On the eighth disc in col legno’s Musica Viva series, the Symphonieorchester des Bayerischen Rundfunks imparts an unexpected Webern-like fragility to this delightful pairing of two contrasting Cage compositions. The Concerto is unwrapped like a delicate glass flower arrangement, Róbert Regös infusing an unexpected softness to the prepared piano’s clunks and taps. While Stephen Drury’s excellent rendition on mode 57 dramatizes the work’s angularity and shock value, Regös and Vis’ detachedness modernize the Concerto, though the infrequent radio bursts and amplified slinky reaffirm its mid-century roots.
Similarly, this Sixty-Eight offers a contrast to Lucas Vis’ earlier recording with the Radio-Sinfonie-Orchester Frankfurt (hat ART CD 6168). The col legno issue is reflective whereas hat’s 1992 teeth-baring performance is defiant (although the paired Quartets I – VIII is incredibly tender). I cannot listen to Sixty-Eight without realizing that this work caps Cage’s last year and his final stylistic breakthrough. I hear grief and anguish in Vis’ first recording and acceptance in his second. An orchestra corresponding in size to the title’s number progresses gradually through 15 pitches, a deliberately straightforward Scelsi-like series of shaded unisons, spiced with the odd percussion that only Cage could invite (bird calls, chains, pouring water). Experienced Vis and the Bayerischen Rundfunk present Cage is if he were Mozart, an appealing approach.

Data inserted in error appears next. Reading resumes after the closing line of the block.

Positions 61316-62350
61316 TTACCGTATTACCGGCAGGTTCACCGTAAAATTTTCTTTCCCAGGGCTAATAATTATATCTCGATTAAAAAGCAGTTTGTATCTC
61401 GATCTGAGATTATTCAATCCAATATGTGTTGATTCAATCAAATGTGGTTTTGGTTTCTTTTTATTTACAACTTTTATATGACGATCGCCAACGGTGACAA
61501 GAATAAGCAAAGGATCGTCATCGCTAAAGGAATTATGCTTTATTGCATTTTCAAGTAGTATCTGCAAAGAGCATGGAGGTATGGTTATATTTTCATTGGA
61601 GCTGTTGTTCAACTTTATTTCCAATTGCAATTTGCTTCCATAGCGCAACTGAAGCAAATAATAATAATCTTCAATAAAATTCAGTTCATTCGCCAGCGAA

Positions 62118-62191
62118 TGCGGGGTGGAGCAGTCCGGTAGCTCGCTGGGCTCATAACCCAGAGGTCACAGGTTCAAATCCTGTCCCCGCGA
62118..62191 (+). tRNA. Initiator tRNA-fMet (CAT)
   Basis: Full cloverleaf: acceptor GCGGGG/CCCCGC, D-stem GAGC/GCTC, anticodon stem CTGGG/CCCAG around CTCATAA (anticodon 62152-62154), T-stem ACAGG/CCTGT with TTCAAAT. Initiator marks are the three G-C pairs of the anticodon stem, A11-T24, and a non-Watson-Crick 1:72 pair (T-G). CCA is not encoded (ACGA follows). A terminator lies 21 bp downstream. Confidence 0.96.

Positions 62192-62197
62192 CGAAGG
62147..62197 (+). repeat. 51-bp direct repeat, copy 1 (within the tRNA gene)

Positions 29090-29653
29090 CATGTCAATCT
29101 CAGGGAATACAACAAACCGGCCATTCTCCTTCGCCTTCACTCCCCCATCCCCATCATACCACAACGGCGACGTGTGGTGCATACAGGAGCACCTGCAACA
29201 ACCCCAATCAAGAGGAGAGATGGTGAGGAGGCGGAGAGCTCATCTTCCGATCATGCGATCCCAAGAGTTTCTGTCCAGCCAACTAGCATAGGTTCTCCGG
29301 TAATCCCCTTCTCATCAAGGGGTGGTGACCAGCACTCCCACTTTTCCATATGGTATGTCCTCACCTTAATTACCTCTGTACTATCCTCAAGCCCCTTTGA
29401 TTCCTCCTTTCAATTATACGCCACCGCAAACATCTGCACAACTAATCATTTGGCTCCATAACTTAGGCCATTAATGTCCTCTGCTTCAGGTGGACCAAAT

David BORDEN: The Continuing Story of Counterpoint: Part One (1976), Part Three (1976); C-A-G-E, Part III (1975). Mother Mallard’s Portable Masterpiece Co. Arbiter Records 136 (http://www.arbiterrecords.com/). Distributed in the US by Qualiton (http://www.qualiton.com/).
Steve Reich’s endorsement sums it up perfectly: “The performance is so astoundingly good and played with such amazing energy, that one is simply swept along.” Exceeding an hour by a minute and nine seconds, four Amadinda Percussionists and friends from Group 180 whose names have appeared here before (László Melis, Béla Faragó) trot brightly through Reich’s extended minimalist landscape.